Stuttering or Fluency?

I am a male of 83 years. I have many fond past links with the ISA and the BSA (now known as STAMMA).

I have learned in the last 20 years of life that what we think about (focus on) has a strong tendency to happen. This has led me to watch what I am thinking and reduce negative thoughts. We all have negative thoughts but if we are watchful, we can quickly evaluate why they are in our minds and as soon as is reasonable switch them to positive thoughts or just let them go and think of something else.
That is why I do not think of my stammer / stutter, I think of my fluency and how to improve it day by day.

This leads me to ask the questions

Why do organizations involved in helping us, use Stuttering in their titles?

So as against ISA, why not IIFA….International Improving Fluency Association (or something similar)?


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Stuttering or Fluency? — 5 Comments

  1. Hi Keith,

    You raise an interesting point and I am sure that you will receive conflicting opinions on this. I prefer to use the terms “stuttering” or “stammering” because I think that it decreases stigma to use the correct terminology. Michael Boyle has done excellent research in this area.

    I understand your point of making situations more positive, but I am not sure all things can be positive or negative thoughts can always be made positive or ignored. Sometimes those unhelpful thoughts continue to pop up and need a better response. Reframing (challenging those thoughts) is an option sometimes or defusion (distancing those thoughts) may be more effective.

    You are right! What we focus on can drive our thoughts, emotions and behaviors. And, it is human nature to have negative thoughts and responses to unpleasant situations. That is how we have evolved as humans. Learning to manage those negative thoughts and reactions is not made easier by saying “fluency” in instead of “stutter/stammer.” It is made easier by shared experiences, understanding acceptance principals and managing the unhelpful thoughts that are part of us.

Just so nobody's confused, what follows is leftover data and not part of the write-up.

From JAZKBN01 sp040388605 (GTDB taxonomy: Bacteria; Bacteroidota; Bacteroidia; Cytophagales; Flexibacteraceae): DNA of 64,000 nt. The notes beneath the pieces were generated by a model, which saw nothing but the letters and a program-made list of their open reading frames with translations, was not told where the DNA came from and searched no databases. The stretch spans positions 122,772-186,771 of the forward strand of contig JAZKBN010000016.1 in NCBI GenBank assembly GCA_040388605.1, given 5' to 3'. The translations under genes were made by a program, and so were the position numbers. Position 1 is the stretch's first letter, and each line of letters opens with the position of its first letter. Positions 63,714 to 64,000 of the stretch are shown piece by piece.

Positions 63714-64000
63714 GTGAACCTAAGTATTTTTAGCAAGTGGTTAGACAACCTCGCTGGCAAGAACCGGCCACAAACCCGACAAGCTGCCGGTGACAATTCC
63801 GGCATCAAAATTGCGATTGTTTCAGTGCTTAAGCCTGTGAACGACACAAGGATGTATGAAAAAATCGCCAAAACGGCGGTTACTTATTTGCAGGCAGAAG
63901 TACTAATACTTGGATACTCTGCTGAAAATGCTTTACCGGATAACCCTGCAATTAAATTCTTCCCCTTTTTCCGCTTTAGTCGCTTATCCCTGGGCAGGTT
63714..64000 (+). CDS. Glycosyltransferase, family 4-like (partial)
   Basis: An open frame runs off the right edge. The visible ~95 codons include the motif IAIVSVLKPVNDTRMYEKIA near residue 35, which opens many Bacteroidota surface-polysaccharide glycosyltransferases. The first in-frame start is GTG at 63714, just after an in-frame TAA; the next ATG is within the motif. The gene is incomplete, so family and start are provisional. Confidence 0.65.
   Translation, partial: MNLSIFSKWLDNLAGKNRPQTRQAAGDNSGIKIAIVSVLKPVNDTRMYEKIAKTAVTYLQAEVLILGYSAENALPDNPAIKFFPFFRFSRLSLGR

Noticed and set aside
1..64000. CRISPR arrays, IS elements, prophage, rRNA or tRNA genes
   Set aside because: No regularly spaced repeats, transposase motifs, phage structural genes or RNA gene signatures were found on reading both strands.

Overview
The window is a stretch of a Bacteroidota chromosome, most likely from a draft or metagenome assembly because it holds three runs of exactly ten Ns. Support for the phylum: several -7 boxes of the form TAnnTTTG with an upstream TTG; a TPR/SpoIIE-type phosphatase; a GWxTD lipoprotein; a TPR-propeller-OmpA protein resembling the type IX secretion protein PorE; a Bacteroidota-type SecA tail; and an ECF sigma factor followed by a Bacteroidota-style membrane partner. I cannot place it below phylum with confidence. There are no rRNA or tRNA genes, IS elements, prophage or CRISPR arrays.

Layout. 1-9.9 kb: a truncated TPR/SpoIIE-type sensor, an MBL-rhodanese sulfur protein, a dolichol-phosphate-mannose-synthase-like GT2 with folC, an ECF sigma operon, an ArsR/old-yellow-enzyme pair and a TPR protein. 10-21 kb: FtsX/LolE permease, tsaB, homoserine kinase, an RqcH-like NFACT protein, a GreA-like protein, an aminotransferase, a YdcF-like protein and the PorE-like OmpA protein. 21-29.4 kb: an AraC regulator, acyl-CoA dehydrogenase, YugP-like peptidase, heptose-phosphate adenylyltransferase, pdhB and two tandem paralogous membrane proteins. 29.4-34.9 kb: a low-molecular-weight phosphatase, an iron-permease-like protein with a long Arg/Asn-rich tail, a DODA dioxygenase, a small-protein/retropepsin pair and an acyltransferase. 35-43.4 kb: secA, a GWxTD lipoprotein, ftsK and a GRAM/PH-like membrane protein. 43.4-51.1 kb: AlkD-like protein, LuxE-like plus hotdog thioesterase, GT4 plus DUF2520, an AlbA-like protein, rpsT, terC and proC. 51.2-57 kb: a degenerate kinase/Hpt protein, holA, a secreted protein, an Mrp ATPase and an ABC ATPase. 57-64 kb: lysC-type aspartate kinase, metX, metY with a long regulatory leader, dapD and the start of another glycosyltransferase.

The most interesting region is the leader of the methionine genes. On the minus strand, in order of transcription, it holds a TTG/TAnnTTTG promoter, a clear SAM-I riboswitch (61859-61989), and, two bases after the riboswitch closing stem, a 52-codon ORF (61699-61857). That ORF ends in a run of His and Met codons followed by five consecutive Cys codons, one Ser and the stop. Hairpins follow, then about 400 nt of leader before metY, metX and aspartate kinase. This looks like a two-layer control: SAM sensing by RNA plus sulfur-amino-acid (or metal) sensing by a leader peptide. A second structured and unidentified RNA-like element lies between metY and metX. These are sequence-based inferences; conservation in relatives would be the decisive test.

thanks again for your question,

  2. That’s a very interesting question.

    My own views on this topic have evolved over many decades. Initially my concern was developing fluency. To me, fluency was the Name of the Game. My ultimate goal was to transform myself into a fluent speaker.

    I went through four different fluency shaping programs, not to mention many fluency refreshers, and about 20 fluency therapy reunions. There were many periods during which I practiced my techniques daily and intensively, often for an hour or more each day. I also strived to carefully monitor every conversation with my fluency techniques.

    Did all this effort pay off?
    I enjoyed quite a few extended periods lasting for weeks, sometimes for months, in which my fluency was almost absolute. I practiced and practiced and practiced, and when I could maintain this intensive daily pract4ice, I could maintain my fluency.

    But I couldn’t maintain this in the real long term. Sometimes there just wasn’t the available time to give an hour or more to intensive practice each day. Sometimes I just got very tired of the daily and boring drudgery of practice.

    What I noticed about myself was that when I slacked off in practice, my fluency also slacked off. If I was having a busy week, and missed a half-week of intensive practice, my severe stuttering returned.

    For about a quarter-century I went through a variety of fluency shaping prgrams with similar results – typically, a lot of fluency for weeks or months, then a slide back into severe stuttering.
    The wild swings between fluency and disfluency were exasperating.

    Finally, about 20 years ago (I’m now 67), I made the decision to simply and peacefully accept myself as a person who just happens to stutter. I found life to be much more pleasant, and much less preesured, once I made this change in my attitude towards my stuttering. Indeed, I came to realize, why is fluency all that important? I came to understand that fluency is not essential to life happiness.

    Regarding organizations, a change of emphasis to fluency would be somewhat contrary to the thinking of people like myself. I have come to accept my stuttering calmly and peacefully, and I’m no longer driven to transform myself into a fluent speaker.

    But with “stuttering” in the titles of these organizations, people can have their own perspectives. Those for whom fluency is a major goal can interpret the names in the way they wish. Those who have a goal of acceptance of themselves as people who stutter can also interpret the titles in the way they wish.